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Jennifer Tieu

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# Self-Taught Developer Journal, Day 33: TOP Project, Rock Paper Scissors cont.

Today....

## Plan cont.

For the game, Rock Paper Scissors, the rules are:

• Rock beats Scissors
• Scissors beats Paper
• Paper beats Rock

If the user and computer pick the same option then it would result in a tie.

If the user and computer get a tie for each of the 5 rounds then no one wins and they can play again.

## Pseudocode

When the user inputs rock, paper, or scissors
Call the computerPlay function to get the computer's selection
Compare the user's selection and computer selection
If the user wins then add number to player wins
If the computer wins then add number to computer wins
Continue playing for five rounds
After five rounds, compare the player wins to the computer wins to determine winner or loser

## Divide and Conquer (Implement)

Starting with computerPlay(), the function will randomly return Rock, Paper, or Scissors. To do this, I Googled to see if there was a random function in JavaScript to use. I found Math.random() which will return at number between 0 (inclusive) to 1 (exclusive). Math.floor() and arithmetic can be used to change the numbers returned.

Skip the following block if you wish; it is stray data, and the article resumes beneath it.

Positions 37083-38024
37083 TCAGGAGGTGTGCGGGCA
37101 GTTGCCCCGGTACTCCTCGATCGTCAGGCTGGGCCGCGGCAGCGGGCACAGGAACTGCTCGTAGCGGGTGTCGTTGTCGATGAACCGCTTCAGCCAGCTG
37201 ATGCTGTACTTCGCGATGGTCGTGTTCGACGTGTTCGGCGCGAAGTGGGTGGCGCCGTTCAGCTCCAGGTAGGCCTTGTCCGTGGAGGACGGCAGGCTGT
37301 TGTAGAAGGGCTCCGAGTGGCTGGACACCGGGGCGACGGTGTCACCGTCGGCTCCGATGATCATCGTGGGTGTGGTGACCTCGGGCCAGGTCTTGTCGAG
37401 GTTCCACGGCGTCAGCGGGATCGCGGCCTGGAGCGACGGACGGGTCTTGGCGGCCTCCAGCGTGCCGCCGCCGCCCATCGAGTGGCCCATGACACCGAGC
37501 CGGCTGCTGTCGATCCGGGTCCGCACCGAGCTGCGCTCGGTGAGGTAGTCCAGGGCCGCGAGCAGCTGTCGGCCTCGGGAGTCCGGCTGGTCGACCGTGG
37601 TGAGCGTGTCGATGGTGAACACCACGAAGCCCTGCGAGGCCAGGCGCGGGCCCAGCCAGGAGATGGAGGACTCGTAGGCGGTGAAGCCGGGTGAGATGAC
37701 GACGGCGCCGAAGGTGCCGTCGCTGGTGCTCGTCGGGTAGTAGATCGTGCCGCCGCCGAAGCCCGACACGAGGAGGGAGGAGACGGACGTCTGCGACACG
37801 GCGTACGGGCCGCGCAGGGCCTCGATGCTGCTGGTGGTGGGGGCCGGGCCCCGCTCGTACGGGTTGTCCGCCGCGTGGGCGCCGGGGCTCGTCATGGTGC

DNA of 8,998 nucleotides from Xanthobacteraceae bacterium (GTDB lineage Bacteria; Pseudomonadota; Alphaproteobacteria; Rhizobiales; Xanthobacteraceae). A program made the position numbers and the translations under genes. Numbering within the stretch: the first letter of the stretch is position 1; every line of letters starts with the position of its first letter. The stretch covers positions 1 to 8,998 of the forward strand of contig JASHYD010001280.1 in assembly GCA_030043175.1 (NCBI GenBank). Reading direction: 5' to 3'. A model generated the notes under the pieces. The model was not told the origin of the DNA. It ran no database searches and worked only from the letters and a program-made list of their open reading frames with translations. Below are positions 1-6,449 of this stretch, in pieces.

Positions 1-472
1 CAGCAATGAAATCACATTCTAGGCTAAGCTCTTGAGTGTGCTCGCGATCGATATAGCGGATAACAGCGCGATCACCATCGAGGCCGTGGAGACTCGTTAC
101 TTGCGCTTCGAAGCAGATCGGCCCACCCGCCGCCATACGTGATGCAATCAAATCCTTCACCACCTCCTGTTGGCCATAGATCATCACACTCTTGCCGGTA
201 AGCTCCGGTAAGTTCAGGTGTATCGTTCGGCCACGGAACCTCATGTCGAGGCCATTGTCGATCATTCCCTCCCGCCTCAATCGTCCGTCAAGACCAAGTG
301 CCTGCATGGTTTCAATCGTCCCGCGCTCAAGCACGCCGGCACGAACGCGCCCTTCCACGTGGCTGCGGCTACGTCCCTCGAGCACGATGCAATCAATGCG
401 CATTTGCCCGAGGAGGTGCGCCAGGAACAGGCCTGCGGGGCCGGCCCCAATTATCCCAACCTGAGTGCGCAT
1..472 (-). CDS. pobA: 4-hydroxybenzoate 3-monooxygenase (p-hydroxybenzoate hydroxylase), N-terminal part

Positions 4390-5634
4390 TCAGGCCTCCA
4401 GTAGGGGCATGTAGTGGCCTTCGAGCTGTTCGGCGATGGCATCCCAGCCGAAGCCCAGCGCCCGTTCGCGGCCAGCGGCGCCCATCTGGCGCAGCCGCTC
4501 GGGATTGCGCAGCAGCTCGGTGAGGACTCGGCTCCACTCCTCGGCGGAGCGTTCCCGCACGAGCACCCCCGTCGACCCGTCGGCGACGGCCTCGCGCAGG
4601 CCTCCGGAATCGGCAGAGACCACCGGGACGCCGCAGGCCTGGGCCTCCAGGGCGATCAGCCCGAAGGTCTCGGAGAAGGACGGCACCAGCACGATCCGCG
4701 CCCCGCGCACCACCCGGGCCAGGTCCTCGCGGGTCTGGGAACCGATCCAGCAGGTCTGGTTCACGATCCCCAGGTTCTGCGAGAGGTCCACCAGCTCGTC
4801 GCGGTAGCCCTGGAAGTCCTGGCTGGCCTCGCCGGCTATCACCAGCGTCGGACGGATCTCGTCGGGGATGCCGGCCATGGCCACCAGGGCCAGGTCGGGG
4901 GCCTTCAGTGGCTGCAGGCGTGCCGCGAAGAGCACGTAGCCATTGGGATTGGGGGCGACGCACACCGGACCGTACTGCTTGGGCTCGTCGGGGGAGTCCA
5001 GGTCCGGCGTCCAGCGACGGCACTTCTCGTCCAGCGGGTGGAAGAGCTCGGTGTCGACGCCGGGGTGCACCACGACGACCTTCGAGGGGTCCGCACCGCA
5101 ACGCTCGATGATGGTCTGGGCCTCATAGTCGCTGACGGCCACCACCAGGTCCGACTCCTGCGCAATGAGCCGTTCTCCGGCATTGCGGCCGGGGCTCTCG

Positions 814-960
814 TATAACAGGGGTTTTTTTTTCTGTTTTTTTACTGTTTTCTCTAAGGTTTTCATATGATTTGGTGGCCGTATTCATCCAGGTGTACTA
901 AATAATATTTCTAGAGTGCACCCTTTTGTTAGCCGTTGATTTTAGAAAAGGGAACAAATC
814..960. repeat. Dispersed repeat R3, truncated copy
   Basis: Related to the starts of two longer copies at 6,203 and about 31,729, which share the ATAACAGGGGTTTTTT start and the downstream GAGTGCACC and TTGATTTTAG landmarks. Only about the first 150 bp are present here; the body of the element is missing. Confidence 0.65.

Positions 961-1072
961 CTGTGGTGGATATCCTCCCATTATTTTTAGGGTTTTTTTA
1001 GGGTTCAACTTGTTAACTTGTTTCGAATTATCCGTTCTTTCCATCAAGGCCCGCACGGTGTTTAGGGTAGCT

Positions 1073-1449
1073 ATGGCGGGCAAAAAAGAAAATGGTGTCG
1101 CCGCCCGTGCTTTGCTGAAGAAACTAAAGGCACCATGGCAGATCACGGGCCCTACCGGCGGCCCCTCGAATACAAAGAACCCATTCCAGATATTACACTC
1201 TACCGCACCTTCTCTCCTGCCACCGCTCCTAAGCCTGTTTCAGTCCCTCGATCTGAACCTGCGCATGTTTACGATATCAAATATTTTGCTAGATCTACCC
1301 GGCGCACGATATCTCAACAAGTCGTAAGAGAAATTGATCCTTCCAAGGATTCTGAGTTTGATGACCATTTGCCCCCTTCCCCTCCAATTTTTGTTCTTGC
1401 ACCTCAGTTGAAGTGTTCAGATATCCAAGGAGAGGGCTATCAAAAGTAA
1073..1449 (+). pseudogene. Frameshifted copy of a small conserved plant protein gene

``````// return number between 0 - 2 inclusive
Math.floor(Math.random() * 3);
``````

I could have Rock, Paper, and Scissors represent a certain number so I can use the Math.random() function, but have computerPlay() return Rock, Paper, or Scissors. I will try this implementation for now and test it.

I decided to try using the ternary operator since the conditional statements were simple. I went with generating a random number between 0 - 2 inclusive with 0 = Rock, 1 = Paper, 2 (or else) = Scissors. I also decided to use the variable declaration let instead of const since the values would be changing. I logged the results in the console to check and it worked as expected.

Next, I started to write a function that will play a single round of Rock Paper Scissors taking two parameters, playerSelection and computerSelection, and return a winner or loser.

Lastly, I will write the function game(). The function will loop and play five rounds of Rock, Paper, and Scissors. At the end of the five rounds, the function will return the winner or loser.

As I was implementing game, I realized my gameRound() function wouldn't work and changed it to return who won for the game instead of a statement to log.

For the game() function, I added the variables, playerWins and computerWins, to track the result of gameRound() for every iteration of the loop. If the result was a tie then the score or wins are not updated. I also included an array of the correct game inputs and a while loop to re-prompt the user if their input isn't valid. At the end of the five rounds, the player and computer wins are compared to return a winner or loser.